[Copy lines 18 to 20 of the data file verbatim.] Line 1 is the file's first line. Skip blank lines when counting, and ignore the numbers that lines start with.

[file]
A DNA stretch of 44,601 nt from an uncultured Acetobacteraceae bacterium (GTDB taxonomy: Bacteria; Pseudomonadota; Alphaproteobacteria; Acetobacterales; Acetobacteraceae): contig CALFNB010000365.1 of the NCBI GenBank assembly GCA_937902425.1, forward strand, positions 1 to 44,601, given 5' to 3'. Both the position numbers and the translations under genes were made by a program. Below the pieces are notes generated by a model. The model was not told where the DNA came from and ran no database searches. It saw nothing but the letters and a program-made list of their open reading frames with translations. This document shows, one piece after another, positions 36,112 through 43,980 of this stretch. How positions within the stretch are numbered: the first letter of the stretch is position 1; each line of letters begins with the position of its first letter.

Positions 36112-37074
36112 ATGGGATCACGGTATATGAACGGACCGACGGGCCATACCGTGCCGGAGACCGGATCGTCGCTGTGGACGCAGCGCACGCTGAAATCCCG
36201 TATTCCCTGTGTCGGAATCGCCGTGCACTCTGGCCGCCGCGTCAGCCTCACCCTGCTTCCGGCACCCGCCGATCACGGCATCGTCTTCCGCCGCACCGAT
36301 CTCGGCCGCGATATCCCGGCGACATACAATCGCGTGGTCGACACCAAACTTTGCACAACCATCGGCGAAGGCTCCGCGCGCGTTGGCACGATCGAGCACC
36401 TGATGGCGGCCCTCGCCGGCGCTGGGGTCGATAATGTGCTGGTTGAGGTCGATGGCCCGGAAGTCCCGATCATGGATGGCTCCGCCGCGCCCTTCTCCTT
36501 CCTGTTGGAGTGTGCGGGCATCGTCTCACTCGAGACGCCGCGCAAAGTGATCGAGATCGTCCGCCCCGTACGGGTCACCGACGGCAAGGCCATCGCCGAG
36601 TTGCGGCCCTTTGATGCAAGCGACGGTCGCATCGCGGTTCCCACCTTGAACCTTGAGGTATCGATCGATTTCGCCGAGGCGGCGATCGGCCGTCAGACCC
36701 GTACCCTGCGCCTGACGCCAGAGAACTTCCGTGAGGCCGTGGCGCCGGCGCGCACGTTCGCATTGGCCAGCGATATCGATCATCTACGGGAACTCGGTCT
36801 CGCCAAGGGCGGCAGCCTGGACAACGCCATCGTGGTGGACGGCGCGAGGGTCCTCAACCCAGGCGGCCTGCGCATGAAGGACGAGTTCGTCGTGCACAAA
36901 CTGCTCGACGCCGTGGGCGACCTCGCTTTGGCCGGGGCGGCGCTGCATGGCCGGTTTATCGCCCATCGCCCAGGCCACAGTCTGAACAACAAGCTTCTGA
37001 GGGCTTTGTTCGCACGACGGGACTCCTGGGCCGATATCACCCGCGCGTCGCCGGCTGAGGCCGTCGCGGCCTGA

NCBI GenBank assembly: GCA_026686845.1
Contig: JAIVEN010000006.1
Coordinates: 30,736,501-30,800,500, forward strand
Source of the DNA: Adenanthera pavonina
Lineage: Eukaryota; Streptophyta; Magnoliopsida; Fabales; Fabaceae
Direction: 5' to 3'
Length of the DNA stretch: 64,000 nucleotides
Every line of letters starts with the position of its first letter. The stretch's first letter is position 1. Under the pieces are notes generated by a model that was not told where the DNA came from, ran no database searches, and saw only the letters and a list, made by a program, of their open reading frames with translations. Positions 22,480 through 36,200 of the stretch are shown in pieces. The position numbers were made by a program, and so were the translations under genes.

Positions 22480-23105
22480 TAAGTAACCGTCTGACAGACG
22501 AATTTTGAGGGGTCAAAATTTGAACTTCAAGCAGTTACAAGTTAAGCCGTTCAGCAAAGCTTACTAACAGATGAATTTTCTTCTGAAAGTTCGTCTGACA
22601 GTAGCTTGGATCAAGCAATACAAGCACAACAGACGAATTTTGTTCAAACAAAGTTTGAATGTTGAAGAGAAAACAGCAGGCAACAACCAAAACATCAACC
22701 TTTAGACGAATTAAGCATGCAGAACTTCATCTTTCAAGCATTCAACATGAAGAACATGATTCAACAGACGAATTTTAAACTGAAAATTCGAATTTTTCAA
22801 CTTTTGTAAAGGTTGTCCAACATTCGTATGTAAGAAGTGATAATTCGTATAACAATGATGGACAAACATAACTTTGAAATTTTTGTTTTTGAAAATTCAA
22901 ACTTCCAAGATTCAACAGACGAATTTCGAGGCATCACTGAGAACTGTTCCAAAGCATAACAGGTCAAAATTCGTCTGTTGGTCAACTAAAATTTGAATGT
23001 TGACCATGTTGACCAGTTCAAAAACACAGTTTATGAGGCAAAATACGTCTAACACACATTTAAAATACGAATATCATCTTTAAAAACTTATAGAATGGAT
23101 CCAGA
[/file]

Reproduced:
Direction: 5' to 3'
Length of the DNA stretch: 64,000 nucleotides
Every line of letters starts with the position of its first letter. The stretch's first letter is position 1. Under the pieces are notes generated by a model that was not told where the DNA came from, ran no database searches, and saw only the letters and a list, made by a program, of their open reading frames with translations. Positions 22,480 through 36,200 of the stretch are shown in pieces. The position numbers were made by a program, and so were the translations under genes.